Aboudehn said he was reg­u­larly beaten and hu­mil­i­ated dur­ing the four years and eight months he spent there. The jail­ers never re­ferred to him with his real name, call­ing him “No. 13” in­stead.

He was held in a cell with about 150 in­mates who all shared one bath­room. For food, each prisoner re­ceived three loaves of Ara­bic bread, an olive and a tea­spoon of mar­malade a day, as well as one egg that was shared among five in­mates.

Pris­on­ers were com­pletely cut off from the out­side world, Aboudehn said, re­call­ing that the first time he knew the Ber­lin Wall fell and the Soviet Union col­lapsed was in 1993, well af­ter those events hap­pened.

Aboudehn broke down when he re­called look­ing through a key­hole and see­ing a sol­dier uri­nat­ing in the food that he and those in his cell were about to eat. He re­fused to eat but didn’t have the courage to tell the oth­ers what he had seen for fear of be­ing killed by his jail­ers. In­stead, he told his fel­low in­mates that he wasn’t feel­ing well.

“I de­cided I will not say any­thing then, but one day I will go out and tell what the regime used to do with us,” said Aboudehn, burst­ing into tears. “May God curse this regime and those peo­ple who despised hu­man­ity!”

When he was moved to Sad­naya Pri­son, a fa­cil­ity near Da­m­as­cus where dis­si­dents also were known to have suf­fered mis­treat­ment, he said it was like “a five- star ho­tel” in com­par­i­son.

Aboudehn, who heads the Com­mit­tee of Le­banese in Syr­ian Prisons, re­gret­ted the de­struc­tion of Tad­mur by the Is­lamic State mil­i­tants.

“They de­mol­ished a his­toric sym­bol that should have stayed, be­cause in ev­ery room there were peo­ple who were killed,” he said.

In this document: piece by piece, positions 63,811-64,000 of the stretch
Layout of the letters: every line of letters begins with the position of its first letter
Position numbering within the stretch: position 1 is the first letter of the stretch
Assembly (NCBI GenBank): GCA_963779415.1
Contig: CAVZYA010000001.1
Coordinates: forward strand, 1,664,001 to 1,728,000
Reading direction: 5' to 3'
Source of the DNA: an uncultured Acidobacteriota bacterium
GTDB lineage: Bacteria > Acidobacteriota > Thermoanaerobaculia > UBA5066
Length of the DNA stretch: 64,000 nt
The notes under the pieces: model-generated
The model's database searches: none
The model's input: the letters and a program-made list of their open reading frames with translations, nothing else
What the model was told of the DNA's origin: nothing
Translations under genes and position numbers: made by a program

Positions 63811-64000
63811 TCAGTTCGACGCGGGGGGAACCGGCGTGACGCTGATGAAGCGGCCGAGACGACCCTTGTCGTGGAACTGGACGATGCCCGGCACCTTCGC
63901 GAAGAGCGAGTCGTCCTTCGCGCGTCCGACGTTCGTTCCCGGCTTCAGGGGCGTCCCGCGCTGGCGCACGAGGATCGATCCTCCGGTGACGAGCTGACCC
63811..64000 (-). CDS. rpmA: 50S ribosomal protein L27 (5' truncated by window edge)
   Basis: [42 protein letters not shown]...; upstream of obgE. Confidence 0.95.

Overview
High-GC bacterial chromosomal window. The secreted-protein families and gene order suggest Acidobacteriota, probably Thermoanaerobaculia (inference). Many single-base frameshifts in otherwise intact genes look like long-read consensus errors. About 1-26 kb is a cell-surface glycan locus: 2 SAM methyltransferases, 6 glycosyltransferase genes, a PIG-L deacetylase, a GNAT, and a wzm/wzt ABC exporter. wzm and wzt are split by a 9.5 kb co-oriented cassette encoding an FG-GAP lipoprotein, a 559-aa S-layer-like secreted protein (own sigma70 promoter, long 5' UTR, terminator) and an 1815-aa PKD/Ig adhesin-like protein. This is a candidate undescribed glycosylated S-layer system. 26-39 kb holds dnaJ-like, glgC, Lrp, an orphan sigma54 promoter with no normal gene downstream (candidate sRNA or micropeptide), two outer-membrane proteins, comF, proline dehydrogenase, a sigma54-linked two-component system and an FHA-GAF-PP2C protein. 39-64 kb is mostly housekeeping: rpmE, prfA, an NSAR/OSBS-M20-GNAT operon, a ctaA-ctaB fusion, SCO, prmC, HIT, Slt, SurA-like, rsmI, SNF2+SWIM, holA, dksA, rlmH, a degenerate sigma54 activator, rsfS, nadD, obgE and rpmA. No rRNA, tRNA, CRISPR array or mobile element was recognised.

A 2001 re­port by Amnesty In­ter­na­tional ti­tled “Syria: Tor­ture, De­spair and De­hu­man­iza­tion in Tad­mur Mil­i­tary Pri­son” cat­a­logued rou­tine abuses against pris­on­ers, in­clud­ing the use of iron bars, whips and ca­bles.

“Tad­mur Pri­son ap­pears to have been de­signed to in­flict the max­i­mum suf­fer­ing, hu­mil­i­a­tion and fear on pris­on­ers and to keep them un­der the strictest con­trol by break­ing their spirit,” it said.

Blow­ing up the fa­cil­ity may have been part of at­tempts by the ex­trem­ists to gain pop­u­lar­ity among those who suf­fered at the hands of the Syr­ian gov­ern­ment. But res­i­dents and for­mer pris­on­ers called it a huge mis­take.

Yassin Al Haj Saleh, who spent 16 years in Syr­ian prisons and wrote a book about his ex­pe­ri­ences, said he was sad­dened by the news, “as if they have de­stroyed my home.”

“I dreamt that I would visit it some­day. ... I had imag­ined that vis­it­ing the prisons where I spent time would serve as clo­sure,” he wrote on his Face­book page.

“The de­struc­tion of a pri­son that was the sym­bol of our slav­ery is the de­struc­tion of our free­dom as well. Of course, it’s a huge ser­vice to the As­sad regime of slav­ery,” he added.

Al- Khatib said he and his friends used to dream of en­ter­ing the pri­son one day and doc­u­ment­ing what hap­pened in­side.

“Now that Daesh de­stroyed the crime scene, it is more dif­fi­cult to know what hap­pened,” he said, us­ing an Ara­bic acro­nym for the Is­lamic State. “I am to­tally against destroying it, although it rep­re­sents a dark page of Palmyra and Syria’s his­tory. It should have stayed as a wit­ness to this dark pe­riod.”

Syr­ian op­po­si­tion fig­ure Rad­wan Zi­adeh wrote on his Face­book page that Tad­mur Pri­son “should have been kept as a mu­seum for fu­ture gen­er­a­tions as ev­i­dence of degra­da­tion of hu­man be­ings dur­ing the As­sad rule.”


(Above) This photo re­leased on Satur­day, May 30 by a mil­i­tant web­site, which has been ver­i­fied and is con­sis­tent with other AP re­port­ing, shows the rem­nants of Tad­mur Pri­son in Palmyra (Tad­mur in Ara­bic), Homs prov­ince, Syria.

(Right) This photo re­leased on Satur­day by a mil­i­tant web­site, which has been ver­i­fied and is con­sis­tent with other AP re­port­ing, shows Tad­mur Pri­son be­ing de­mol­ished.